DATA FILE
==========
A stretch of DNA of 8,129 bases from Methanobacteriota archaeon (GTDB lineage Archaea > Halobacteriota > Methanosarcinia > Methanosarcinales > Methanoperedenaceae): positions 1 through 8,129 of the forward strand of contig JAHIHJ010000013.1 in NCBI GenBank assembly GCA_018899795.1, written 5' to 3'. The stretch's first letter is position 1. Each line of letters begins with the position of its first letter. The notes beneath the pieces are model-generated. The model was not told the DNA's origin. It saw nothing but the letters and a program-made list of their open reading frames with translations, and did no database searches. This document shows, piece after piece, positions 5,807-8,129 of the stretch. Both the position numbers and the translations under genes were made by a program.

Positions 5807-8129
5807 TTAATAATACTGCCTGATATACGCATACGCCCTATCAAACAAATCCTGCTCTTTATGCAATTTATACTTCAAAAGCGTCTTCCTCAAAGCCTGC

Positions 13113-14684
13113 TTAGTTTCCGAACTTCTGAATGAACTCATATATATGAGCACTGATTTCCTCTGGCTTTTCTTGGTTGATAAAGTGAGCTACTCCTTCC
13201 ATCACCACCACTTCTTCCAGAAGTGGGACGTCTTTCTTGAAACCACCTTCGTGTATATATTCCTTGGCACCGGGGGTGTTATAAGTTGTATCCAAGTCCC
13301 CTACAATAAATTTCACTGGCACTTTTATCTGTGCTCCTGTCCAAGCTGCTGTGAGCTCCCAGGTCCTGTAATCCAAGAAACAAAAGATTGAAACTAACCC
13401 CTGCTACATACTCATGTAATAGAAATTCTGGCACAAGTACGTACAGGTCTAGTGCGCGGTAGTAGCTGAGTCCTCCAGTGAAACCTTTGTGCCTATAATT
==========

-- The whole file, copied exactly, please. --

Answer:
A stretch of DNA of 8,129 bases from Methanobacteriota archaeon (GTDB lineage Archaea > Halobacteriota > Methanosarcinia > Methanosarcinales > Methanoperedenaceae): positions 1 through 8,129 of the forward strand of contig JAHIHJ010000013.1 in NCBI GenBank assembly GCA_018899795.1, written 5' to 3'. The stretch's first letter is position 1. Each line of letters begins with the position of its first letter. The notes beneath the pieces are model-generated. The model was not told the DNA's origin. It saw nothing but the letters and a program-made list of their open reading frames with translations, and did no database searches. This document shows, piece after piece, positions 5,807-8,129 of the stretch. Both the position numbers and the translations under genes were made by a program.

Positions 5807-8129
5807 TTAATAATACTGCCTGATATACGCATACGCCCTATCAAACAAATCCTGCTCTTTATGCAATTTATACTTCAAAAGCGTCTTCCTCAAAGCCTGC

Positions 13113-14684
13113 TTAGTTTCCGAACTTCTGAATGAACTCATATATATGAGCACTGATTTCCTCTGGCTTTTCTTGGTTGATAAAGTGAGCTACTCCTTCC
13201 ATCACCACCACTTCTTCCAGAAGTGGGACGTCTTTCTTGAAACCACCTTCGTGTATATATTCCTTGGCACCGGGGGTGTTATAAGTTGTATCCAAGTCCC
13301 CTACAATAAATTTCACTGGCACTTTTATCTGTGCTCCTGTCCAAGCTGCTGTGAGCTCCCAGGTCCTGTAATCCAAGAAACAAAAGATTGAAACTAACCC
13401 CTGCTACATACTCATGTAATAGAAATTCTGGCACAAGTACGTACAGGTCTAGTGCGCGGTAGTAGCTGAGTCCTCCAGTGAAACCTTTGTGCCTATAATT